Communicating and training employees on your ethics policy is vital to the success of your organization. Many organizations have a policy in place but have not communicated it fully to achieve its optimum success. You’ve taken the time to put a policy in place in order to promote your organization as a responsible employer who values its employees and you want to protect them and your business. But if your employees don’t know about the program, how can it be effective?
So what’s the best way to train your employees on ethics? According to the Chief Audit Executive at the Campbell Soup Company, it all depends. A company’s ethics program depends entirely on the company.
Everyone learns and retains information differently. Employees have different preferences on how they like to receive training. Campbell Soup’s CAE says “many IT-focused companies prefer e-training that can be done on a computer without human interaction, while other companies have staff that get the most out of face-to-face training. The key is determining what those preferences are and what is best for the company.”
“Training is most effective when it is taught live, by managers, and in small groups.”
“If possible, avoid lecturing in a large auditorium or conducting training via a webcast. Ethics training requires dialogue, analysis and discussion.”
Here’s a list of 10 practical tips to create an effective and engaging ethics training program, as cited by Campbell Soup’s CAE:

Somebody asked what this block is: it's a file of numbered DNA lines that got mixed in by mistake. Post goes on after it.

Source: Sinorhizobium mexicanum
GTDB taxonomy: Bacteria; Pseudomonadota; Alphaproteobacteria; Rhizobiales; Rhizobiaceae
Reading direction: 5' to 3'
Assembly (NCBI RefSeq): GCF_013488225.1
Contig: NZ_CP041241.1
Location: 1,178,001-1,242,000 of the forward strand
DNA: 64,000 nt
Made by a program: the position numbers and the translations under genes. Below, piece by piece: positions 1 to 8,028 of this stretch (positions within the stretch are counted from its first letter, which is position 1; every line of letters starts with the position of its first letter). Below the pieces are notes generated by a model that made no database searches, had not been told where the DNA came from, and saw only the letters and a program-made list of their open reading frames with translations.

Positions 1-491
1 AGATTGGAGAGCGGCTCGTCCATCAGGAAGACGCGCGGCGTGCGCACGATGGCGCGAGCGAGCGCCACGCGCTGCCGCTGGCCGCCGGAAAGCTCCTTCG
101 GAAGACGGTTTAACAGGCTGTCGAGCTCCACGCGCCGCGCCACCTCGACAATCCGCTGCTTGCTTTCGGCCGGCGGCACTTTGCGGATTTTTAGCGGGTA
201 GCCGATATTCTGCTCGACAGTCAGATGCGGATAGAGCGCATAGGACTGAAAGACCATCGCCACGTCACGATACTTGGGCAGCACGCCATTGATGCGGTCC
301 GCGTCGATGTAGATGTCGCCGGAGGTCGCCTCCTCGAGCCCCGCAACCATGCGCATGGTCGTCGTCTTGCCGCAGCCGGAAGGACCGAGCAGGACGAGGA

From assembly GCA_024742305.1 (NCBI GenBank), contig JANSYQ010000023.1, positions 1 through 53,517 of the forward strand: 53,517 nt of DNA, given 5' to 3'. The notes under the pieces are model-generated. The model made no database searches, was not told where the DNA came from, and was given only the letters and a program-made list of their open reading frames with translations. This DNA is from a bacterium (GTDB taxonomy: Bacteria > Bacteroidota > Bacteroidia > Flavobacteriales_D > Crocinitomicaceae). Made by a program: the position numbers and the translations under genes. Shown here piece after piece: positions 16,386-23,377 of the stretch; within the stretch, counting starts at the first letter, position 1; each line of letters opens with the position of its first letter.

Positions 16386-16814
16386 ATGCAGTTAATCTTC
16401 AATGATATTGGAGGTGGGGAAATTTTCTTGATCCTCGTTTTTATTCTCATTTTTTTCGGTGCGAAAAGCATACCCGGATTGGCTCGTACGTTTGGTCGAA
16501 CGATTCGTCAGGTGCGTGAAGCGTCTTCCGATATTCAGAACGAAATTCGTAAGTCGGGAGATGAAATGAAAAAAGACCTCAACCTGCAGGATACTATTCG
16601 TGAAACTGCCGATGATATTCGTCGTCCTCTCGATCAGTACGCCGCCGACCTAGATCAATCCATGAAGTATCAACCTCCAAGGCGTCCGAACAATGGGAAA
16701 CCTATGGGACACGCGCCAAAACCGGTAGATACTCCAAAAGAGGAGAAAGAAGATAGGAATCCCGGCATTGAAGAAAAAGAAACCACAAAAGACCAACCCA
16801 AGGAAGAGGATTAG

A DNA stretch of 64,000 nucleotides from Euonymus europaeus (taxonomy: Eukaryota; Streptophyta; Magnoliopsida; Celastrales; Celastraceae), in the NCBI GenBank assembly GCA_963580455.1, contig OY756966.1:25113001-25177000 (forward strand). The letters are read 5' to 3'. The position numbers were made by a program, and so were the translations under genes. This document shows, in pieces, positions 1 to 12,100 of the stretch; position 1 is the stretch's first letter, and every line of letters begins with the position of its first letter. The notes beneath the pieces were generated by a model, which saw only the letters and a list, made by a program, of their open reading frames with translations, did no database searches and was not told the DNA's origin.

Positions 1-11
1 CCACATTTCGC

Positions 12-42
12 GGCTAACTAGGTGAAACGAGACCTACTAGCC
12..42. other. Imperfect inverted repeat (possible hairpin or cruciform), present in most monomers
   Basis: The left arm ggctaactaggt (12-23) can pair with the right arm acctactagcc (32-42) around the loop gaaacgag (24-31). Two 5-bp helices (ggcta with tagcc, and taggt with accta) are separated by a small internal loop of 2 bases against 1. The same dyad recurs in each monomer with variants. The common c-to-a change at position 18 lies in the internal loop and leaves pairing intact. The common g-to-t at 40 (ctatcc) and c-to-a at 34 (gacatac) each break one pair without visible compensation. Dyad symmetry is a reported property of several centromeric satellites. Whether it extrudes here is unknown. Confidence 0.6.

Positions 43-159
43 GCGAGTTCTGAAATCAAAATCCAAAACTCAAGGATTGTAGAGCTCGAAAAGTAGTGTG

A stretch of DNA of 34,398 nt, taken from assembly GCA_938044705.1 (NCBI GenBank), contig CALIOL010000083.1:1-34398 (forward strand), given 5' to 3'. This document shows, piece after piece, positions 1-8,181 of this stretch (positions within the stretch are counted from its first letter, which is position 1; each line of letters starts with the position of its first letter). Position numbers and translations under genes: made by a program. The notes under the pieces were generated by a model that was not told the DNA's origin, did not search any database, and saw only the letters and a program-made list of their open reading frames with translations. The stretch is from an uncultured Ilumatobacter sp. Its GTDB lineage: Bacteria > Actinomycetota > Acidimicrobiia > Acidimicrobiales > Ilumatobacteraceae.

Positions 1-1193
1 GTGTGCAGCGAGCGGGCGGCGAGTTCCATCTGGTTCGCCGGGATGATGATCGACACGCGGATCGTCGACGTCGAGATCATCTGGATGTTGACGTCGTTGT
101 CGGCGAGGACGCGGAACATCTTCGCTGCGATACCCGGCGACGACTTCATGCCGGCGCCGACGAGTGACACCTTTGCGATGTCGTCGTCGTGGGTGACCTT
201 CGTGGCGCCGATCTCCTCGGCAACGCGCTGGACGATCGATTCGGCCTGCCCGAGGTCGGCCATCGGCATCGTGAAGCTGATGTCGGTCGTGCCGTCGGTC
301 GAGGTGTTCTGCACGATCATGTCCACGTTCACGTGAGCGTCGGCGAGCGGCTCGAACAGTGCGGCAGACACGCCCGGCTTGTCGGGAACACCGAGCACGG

- Do not drown employees in details. Most people can typically only handle hearing three main topics at a time before they begin to tune out. Executives and middle managers should remember this when conducting training and consider spacing it out
- Focus training disproportionately on management. Have an executive-specific ethics code with unique training for those at the top
- Make training interactive. Ask questions to facilitate discussion
- Keep training modules short to hold employees’ attention
- Use a variety of media types (lunch and learns, one-on-one meetings, live seminars, webcasts, etc.). Webcasts should supplement training, not replace it
- Use simple “dos and don’ts” lists. Be simple, clear, and direct.
- Employ engaging gimmicks such as quizzes, games or skits. Perhaps even role play.
- Personalize the ethics code to the company. For instance, use the company’s name and logo in the presentation.
- Have managers conduct the training whenever possible.
- Tell stories of employee misconduct that occurred at the company and how it was handled. But only tell hypothetical stories or those that do not include names.
Along with an ethics policy, organizations should also have a formal whistleblower policy as part of their Code of Ethics. In order for the program to be effective, it must have the commitment of top management and must be effectively communicated to employees.
A successfully implemented ethics and whistleblower policy will help prevent retaliation against employees for expressing concerns about perceived wrongdoing. It will help the organization in the prevention of public disclosures of alleged organizational wrongdoing and it will create a more just workplace where employees will thrive.
Remember there’s no one-size-fits-all approach. Training depends on the company, on the staff, and on dedication to setting aside time and resources to taking a proactive approach to preventing fraud.
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